A recent series of articles in the Globe and Mail newspaper shed some light on something many of us might not know about. It seems while many countries have banned the use of Asbestos, Canada lags behind. In fact, Canada has a long relationship with asbestos as we were once a leading producer. The last Canadian asbestos mine closed in 2011.

Today, any building built before 1991 has the risk of containing asbestos. Now this might not be a problem if these buildings remained intact but as these homes and offices age, they require renovations and that is where the danger arises. Left undisturbed, asbestos products pose little or no risk – but as soon as the hammers fly – asbestos fibres become airborne.

Asbestos related illnesses like mesothelioma don’t discriminate. Sure, construction workers are at the highest risk of exposure, but so are those living and working on or near the renovation site. Asbestos fibres can be carried home on work clothes and inhaled by a spouse doing the laundry – that’s all it takes for this product – once glorified for its versatility – to cause irrevocable damage.

Mesothelioma is a brutal and unforgiving disease. Most patients, once properly diagnosed, are given 6 months to a year to live. That time will be spent in and out of hospitals while undergoing surgery, chemotherapy, radiation or all of the above. The diagram shows how mesothelioma develops over time. For more information, visit www.mesothelioma.com.

In Canada, asbestos related illness is the #1 workplace caused death. According to worker’s compensation claim rates, the number of accepted claims for mesothelioma in Canada rose over 200 per cent between 1997 and 2010. Globally, approximately 107,000 people die each year from asbestos related illness. Worse still is the reality that continued use and exposure to asbestos – plus the long latency period of 20-40 years for mesothelioma, means that we will be seeing its affects for many years to come. The website www.asbestos.com has information on the latest research and statistics in Canada and around the world.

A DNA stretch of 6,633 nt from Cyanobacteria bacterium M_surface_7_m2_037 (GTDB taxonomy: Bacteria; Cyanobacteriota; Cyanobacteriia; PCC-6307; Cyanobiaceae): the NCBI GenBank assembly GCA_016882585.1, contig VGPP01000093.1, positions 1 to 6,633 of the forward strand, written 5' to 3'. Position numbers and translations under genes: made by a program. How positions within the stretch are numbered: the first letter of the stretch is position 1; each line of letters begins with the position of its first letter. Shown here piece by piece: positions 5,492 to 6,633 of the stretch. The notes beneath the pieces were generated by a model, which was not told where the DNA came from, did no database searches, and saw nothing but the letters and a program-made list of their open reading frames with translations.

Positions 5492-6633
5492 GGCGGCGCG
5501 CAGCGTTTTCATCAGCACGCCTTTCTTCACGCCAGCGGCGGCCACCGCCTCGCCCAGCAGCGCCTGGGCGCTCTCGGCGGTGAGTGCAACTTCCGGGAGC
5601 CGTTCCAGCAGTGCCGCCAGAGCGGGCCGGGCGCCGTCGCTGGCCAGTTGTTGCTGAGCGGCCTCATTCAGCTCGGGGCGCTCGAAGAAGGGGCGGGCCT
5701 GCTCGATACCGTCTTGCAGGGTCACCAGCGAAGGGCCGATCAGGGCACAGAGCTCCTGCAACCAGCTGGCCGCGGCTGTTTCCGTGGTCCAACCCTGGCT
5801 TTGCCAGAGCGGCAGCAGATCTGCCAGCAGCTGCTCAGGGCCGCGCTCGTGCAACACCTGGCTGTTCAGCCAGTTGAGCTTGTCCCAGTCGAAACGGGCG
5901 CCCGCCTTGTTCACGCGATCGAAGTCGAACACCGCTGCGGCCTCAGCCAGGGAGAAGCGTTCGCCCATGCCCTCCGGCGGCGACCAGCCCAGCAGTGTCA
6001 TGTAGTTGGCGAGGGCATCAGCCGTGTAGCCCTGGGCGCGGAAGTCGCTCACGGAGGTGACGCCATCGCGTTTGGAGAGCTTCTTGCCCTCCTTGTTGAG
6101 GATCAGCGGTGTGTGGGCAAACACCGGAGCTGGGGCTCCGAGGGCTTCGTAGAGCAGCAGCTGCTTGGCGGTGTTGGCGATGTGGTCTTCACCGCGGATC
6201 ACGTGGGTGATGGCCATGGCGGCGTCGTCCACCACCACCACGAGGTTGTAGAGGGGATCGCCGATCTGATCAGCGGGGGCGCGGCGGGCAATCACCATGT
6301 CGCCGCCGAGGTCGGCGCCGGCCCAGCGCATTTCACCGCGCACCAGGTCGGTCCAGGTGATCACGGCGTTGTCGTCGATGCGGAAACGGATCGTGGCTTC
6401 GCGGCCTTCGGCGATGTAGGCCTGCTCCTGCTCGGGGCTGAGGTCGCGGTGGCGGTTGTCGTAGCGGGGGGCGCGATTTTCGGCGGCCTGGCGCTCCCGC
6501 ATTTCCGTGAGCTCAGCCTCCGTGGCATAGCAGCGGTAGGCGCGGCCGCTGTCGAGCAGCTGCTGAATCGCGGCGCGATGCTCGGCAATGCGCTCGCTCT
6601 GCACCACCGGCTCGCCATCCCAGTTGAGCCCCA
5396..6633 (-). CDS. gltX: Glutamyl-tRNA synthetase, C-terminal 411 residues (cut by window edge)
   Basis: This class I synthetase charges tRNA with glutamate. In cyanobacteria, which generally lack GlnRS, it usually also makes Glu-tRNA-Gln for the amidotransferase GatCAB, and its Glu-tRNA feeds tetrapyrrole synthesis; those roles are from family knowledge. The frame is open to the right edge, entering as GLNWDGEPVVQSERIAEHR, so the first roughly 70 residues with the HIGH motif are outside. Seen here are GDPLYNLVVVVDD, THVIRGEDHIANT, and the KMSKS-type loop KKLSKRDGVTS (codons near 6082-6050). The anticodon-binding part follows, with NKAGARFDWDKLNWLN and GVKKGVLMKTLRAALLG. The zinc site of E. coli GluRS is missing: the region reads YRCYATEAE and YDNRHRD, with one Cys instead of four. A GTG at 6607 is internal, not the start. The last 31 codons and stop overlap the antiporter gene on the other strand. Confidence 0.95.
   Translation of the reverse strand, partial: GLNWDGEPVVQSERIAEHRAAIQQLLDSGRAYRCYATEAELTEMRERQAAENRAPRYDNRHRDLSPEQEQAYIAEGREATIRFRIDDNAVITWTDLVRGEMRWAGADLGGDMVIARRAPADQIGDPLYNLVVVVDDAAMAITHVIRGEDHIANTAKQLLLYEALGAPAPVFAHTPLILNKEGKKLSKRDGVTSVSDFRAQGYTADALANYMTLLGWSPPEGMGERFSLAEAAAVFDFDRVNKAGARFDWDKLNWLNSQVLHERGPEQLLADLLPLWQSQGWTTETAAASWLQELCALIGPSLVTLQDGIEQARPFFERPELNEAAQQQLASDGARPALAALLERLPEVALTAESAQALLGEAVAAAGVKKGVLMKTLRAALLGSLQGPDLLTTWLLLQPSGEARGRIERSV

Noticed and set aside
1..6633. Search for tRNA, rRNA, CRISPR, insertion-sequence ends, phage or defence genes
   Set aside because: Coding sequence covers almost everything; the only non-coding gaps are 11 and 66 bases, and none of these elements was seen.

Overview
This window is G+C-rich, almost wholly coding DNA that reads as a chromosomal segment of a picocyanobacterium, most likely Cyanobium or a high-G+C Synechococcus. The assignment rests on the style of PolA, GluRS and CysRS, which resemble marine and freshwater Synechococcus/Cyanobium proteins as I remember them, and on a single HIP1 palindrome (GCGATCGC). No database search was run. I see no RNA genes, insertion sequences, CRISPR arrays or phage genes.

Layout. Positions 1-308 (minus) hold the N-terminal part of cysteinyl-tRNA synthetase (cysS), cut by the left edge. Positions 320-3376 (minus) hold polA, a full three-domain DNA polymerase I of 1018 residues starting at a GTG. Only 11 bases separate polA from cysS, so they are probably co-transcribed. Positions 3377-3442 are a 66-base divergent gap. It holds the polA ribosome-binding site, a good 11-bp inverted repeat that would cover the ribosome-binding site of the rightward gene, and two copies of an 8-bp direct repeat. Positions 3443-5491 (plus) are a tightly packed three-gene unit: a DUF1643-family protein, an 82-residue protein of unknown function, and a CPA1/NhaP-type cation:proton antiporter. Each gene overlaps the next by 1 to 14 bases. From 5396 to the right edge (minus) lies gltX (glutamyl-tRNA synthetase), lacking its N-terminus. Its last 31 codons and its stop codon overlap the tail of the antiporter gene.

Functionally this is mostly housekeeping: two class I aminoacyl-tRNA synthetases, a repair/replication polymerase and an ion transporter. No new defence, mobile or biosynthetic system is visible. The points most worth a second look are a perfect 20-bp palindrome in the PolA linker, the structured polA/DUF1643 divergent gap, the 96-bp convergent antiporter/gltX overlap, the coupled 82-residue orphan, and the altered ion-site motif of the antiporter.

In spite of research dating back to the early 1900s showing the dangers of asbestos, the product remains today. So why hasn’t Canada followed the lead of countries like the United Kingdom and Australia in banning asbestos? Other countries have shown that once asbestos is banned, producers of products that formerly contained asbestos and rise to the challenge of using alternatives. Canada continues to export materials that contain asbestos and if the wold market demanded, could re-start mining to produce asbestos again. This is about economics much more than public health.

As claim rates increase and the cost of medical bills continues to rise, regulations will be sure to change. Some provinces are leading the trend to increase education, training and regulations related to asbestos handling in the workplace. All this being said, it’s up to you to educate yourself and protect your loved ones from exposure to asbestos.

Homeowner considering renovating an older home should have sampling and testing conducted by a qualified person. This will detect if there is any asbestos before any demolition begins. It can be present in drywall compound, ceiling tiles, vinyl flooring and insulation. Special respirators and other protective clothing are needed to minimize exposure, so hiring an experienced abatement worker is important. Even if you do decide to tackle the demolition yourself, check with your local landfill first. You may find yourself turned away with a load of hazardous waste and a much bigger clean up job than if you’d called an expert in the first place.

You do not want to be inhaling asbestos fibres.